67. Nogueira RJMC, Moraes JAPV, Burity HA (2000) Modifications in vapor diffusion resistence of leaves and water relations in Barbados cherry plants under water stress. Pesqui Agropecu Bras 35:1331–1342CrossRefGoogle Scholar
  68. Nogueira RJMC, Moraes JAPV, Burity HÁ, Bezerra Neto E (2001) Modifications in vapor diffusion resistance of leaves and water relations in Barbados cherry plants under water stress. Rev Bras Fisiol Veg 13:75–87CrossRefGoogle Scholar
  69. Oki T, Shinjiro K (2006) Global hydrological cycles and world water resources. Science 313:1068–1072PubMedCrossRefPubMedCentralGoogle Scholar
  70. Pandey D, Singh SP, Jeena AS, Khan KA, Negi TA, Koujalagi D (2018) Study of genetic variability, heritability and genetic advance for various yield and quality traits in sugarcane genotypes (Saccharum officinarum). Int J Curr Microbiol App Sci 7:1464–1472CrossRefGoogle Scholar
  71. Paquet L, Rathinasabapathi B, Saini H, Zamir L, Gage DA, Huang ZH, Hanson AD (1994) Accumulation of the compatible solute 3-dimethylsulfoniopropionate in sugarcane and its relatives, but not in other gramineous crops. Aust J Plant Physiol 21:37–48Google Scholar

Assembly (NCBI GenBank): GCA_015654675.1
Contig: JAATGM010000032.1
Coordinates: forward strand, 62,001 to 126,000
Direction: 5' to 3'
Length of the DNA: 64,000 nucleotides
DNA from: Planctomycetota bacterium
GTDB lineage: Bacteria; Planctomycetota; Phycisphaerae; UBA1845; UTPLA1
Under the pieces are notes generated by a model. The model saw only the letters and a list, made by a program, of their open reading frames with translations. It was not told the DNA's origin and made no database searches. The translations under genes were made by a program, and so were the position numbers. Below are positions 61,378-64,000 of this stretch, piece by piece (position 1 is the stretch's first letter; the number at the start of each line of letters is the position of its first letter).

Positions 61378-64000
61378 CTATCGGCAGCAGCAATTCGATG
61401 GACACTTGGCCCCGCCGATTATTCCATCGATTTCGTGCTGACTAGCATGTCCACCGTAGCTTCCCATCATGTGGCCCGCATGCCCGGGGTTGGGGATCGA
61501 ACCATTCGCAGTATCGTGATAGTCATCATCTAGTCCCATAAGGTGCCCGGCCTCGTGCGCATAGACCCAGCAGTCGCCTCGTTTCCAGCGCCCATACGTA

72. Parida SK, Kalia SK, Kaul S, Dalal V, Hemaprabha G, Selvi A, Pandit A, Singh A, Gaikwad K, Sharma T, Srivastava PS, Singh NK, Mohapatra T (2009) Informative genomic microsatellite markers for efficient genotyping applications in sugarcane. Theor Appl Genet 118:327–338PubMedCrossRefPubMedCentralGoogle Scholar
  73. Paul MJ, Primavesi LF, Jhurreea D, Zhang Y (2008) Trehalose metabolism and signaling. Annu Rev Plant Biol 59:417–441PubMedCrossRefPubMedCentralGoogle Scholar
  74. Pilon-Smits EAH, Terry N, Sears T, Kim H, Zayed A, Hwang S, van DK, Voogd E, Verwoerd TC, Krutwagen RWHH, Goddijn OJM (1998) Trehalose producing transgenic tobacco plants show improved growth performance under drought stress. J Plant Physiol 152:525–532CrossRefGoogle Scholar
  75. Prabu G, Kanwar PG, Pagariya MC, TheerthaPrasad D (2011) Identification of water deficit stress upregulated genes in sugarcane. Plant Mol Biol Report 29(2):291–304CrossRefGoogle Scholar
  76. Que Q, Elumalai S, Li X, Zhong H, Nalapalli S, Schweiner M, Fei X, Nuccio M, Kelliher T, CZ GW, Chilton M-DM (2014) Maize transformation technology development for commercial event generation. Front Plant Sci 5:37CrossRefGoogle Scholar
  77. Rao JT (1951) Xeromorphic adaptations in sugarcane for resistance to drought. Proc Intl Soc Sugar Cane Technol 7:82–89Google Scholar